A child should receive his first experience of prayer in the family, when he sees his parents pray for each other and for their close ones, believes Igor Tikhonovsky, a leading specialist at the Missionary Center of St. Tikhon’s Orthodox University of Humanities, director of the Sunday school of the Church of the Icon of the Savior Not Made by Hands in Perovo (Moscow), a father of five children. We have talked with Igor about the main principles of relations with children, continuing conversations about bringing up children in the right Christian way.
—Igor Vladimirovich, there are often cases when a child doesn’t find a friend in some close adult, in a teacher or a parent. And people whom it would be better not to contact at all often claim this role. How are we to detect this moment? How are we to protect our son or daughter from such a thing? Or should we just pray?
—We should always pray, because prayer is the basis of our connection with God. As I always say, God will be with us in our lives as long as we ask Him for this so that He will be in us. Yes, the world can offer anything. What do we organize all these walking tours, camps and trips for? Why do we have Sunday Schools? To have a meeting of like-minded people, friends who are united by faith in God. In the teenage years, this is always very important. It is vital for children to be friends with each other and share their religious experiences in the church.
— From whom should a child receive his experience of prayer?
—From his parents, of course. They have to do this. Parents and children should pray together. In every family all this is done in different ways; it is, of course, very individual. And from my experience, the experience of my family, I will say that I don’t force the little ones to strictly adhere to the prayer rule. They can lie down and listen.
—Do dad and mom always read the prayers?
—No, children must read too. Our family evening rule has some prayers that only children read. This is a developed system of prayer rules. And the children are very happy to do it. It works in our family, and it has become important for the children. Reading prayers is vital. Of course, even if the children refuse to pray, we will nevertheless pray ourselves, and they know it. We don’t force anyone. Whoever wants to lie down, or sit down, or stand up is absolutely free to do it if they feel more comfortable this way; but the children always participate in prayer.
— Does it mean that the ability to pray becomes the tool that will help him return to God if at some point he as a teenager walks away from the faith and leaves the Church?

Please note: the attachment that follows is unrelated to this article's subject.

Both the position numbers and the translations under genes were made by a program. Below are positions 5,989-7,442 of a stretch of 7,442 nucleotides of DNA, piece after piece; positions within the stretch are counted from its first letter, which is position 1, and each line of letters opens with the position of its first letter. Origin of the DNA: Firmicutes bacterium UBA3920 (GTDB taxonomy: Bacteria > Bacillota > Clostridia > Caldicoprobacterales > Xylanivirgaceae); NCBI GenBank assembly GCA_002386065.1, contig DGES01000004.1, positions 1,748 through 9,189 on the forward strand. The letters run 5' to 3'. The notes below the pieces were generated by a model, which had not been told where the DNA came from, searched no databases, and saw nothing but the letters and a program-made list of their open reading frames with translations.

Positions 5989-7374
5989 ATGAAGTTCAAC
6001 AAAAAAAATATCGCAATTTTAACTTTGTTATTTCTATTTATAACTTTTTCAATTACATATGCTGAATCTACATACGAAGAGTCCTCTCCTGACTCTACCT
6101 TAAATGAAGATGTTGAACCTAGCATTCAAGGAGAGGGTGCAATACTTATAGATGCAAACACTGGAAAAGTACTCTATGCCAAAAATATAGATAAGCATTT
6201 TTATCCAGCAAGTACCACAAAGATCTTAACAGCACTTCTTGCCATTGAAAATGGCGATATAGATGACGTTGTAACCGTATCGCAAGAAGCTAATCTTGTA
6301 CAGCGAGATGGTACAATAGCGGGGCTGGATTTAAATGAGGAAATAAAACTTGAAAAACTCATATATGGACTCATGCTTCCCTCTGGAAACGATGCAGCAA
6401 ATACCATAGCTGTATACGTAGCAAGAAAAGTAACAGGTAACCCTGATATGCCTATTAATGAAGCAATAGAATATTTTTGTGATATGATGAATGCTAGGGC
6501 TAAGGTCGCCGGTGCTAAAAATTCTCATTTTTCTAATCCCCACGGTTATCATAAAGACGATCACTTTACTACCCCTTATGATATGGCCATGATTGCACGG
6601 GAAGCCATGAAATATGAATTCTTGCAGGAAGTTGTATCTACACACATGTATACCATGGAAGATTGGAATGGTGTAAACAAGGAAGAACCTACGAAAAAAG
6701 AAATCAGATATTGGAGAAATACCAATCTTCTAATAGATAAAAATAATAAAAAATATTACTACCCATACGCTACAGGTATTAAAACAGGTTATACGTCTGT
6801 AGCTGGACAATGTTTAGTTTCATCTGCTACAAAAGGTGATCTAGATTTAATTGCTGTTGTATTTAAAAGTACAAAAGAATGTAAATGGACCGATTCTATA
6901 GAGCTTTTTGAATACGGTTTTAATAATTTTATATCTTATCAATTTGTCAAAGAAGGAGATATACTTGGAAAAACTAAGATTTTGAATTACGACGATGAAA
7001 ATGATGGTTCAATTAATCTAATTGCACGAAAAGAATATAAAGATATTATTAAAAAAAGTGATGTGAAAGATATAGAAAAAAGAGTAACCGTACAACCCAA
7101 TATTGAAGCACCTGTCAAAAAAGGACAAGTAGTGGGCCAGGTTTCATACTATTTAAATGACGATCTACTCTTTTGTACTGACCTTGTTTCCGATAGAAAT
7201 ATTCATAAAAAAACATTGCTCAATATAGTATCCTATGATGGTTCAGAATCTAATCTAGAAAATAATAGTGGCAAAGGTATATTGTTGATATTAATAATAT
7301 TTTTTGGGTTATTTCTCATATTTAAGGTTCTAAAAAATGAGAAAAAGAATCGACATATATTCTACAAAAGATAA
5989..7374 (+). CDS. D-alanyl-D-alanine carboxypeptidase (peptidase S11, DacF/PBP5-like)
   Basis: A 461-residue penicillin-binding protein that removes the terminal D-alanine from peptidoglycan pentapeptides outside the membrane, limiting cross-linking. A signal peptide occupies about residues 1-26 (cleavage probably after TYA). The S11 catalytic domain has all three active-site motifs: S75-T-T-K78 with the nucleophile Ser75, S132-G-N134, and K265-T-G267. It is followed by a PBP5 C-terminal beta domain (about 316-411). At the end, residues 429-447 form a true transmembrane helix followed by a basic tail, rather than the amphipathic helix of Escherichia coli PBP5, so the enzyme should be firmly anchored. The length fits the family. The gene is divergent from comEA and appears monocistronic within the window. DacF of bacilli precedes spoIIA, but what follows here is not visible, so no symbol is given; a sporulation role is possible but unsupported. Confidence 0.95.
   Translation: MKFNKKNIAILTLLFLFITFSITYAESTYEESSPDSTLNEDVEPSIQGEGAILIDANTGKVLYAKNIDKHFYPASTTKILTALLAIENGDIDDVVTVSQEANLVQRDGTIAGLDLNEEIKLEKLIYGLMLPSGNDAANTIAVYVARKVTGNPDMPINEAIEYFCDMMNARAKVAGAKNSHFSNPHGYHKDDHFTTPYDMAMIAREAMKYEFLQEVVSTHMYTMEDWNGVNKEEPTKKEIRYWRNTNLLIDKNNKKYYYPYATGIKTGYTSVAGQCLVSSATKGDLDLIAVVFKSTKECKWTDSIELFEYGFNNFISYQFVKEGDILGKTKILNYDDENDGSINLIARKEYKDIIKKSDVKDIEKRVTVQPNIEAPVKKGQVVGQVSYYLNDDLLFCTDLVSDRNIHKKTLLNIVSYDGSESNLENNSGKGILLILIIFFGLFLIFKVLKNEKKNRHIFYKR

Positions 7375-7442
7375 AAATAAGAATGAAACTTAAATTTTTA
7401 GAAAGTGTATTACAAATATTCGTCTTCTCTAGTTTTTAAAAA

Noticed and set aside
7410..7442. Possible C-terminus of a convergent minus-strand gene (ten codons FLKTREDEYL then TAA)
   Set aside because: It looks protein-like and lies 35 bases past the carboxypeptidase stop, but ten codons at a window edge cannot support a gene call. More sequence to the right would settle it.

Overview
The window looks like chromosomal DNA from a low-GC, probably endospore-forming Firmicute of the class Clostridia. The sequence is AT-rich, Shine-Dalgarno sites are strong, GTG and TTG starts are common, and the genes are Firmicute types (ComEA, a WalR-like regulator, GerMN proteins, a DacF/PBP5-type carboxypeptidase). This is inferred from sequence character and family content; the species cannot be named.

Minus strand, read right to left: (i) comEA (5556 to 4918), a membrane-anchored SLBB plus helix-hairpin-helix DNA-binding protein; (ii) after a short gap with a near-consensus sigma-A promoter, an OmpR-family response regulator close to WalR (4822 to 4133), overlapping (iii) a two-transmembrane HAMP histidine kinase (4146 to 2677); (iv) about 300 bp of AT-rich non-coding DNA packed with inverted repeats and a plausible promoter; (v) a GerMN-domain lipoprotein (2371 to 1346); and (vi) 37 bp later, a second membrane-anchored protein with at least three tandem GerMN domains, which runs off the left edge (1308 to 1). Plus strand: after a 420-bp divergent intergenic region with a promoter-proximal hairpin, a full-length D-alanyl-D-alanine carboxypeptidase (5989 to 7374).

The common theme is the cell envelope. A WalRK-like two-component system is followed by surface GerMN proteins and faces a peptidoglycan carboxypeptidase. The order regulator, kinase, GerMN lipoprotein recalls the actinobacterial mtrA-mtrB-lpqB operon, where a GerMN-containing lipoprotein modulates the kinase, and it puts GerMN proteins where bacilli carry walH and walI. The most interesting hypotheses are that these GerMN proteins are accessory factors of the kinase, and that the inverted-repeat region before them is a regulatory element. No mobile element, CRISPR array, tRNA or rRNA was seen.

—The child will be able to pray—that’s what is important. He will know the path to communion with God. Perhaps the child will not always or not immediately return to this path, but he will always know how he can do it.
—Should parents mold and correct the circle of their kid’s friends? Do they have the right to say to their children: “Don’t be friends with this one, be friends with that one because he’s good”?
—I still think that parents in general should always be attentive to who their child is friends with and what influence this friend has on him. This is necessary because it is a concern for the inner, moral development of your child; the moral and spiritual foundations of the child are formed this way.
I will say from my family’s experience. Our children study in a high school and are friends with some other students, but I don’t care for those friendships. As a believer I think that such friendship isn’t needed. But I don’t say to my child, “So, just try to talk to him and you’ll get it!...” No, of course not. With the older children I point out some things their friends do and explain why they contradict our family’s Orthodox Christian values. We talk, and I ask: “Do you think he did the right thing? You are friends, but you should know that this person is against what you hold dear.”
— Do the children heed their father’s words?
—Certainly not right away. I never give ready-made answers. I always invite the children to speculate. And when we start to think together, to analyze certain events, they themselves give the answer that I expect from them.
—What basic principles should a parent adhere to in dealing with a child?
—First of all, trust. A parent is obliged to trust his child. Any form of rudeness or aggression on the parents’ part is repulsive. It often happens that a child has told or shared something with his parents, and they start scolding him for what he said or did wrong. And then can you hope that your child will tell you something else? Certainly not! He will remember that after sharing something he was told off or punished.
It is very important to be attentive to your child and see what is happening to him. I understand that modern parents are very busy and have little energy. But you need to try to pay attention to the child, for at least an hour a day. You may not like everything you hear from him, but you should you never scold him for it. Never! Listen to him, pray for him, advise something.
— Is it important for a child to feel how dear he is to his parents?
—It is very important for our children and us to be surrounded by like-minded people. And this environment is formed not only by the parents, but also by the parish, by friends in the church. It is very essential to try and preserve all this. The most important thing in all this is love. If there is love—from both parents and teachers—then love and prayer for our children will cover everything.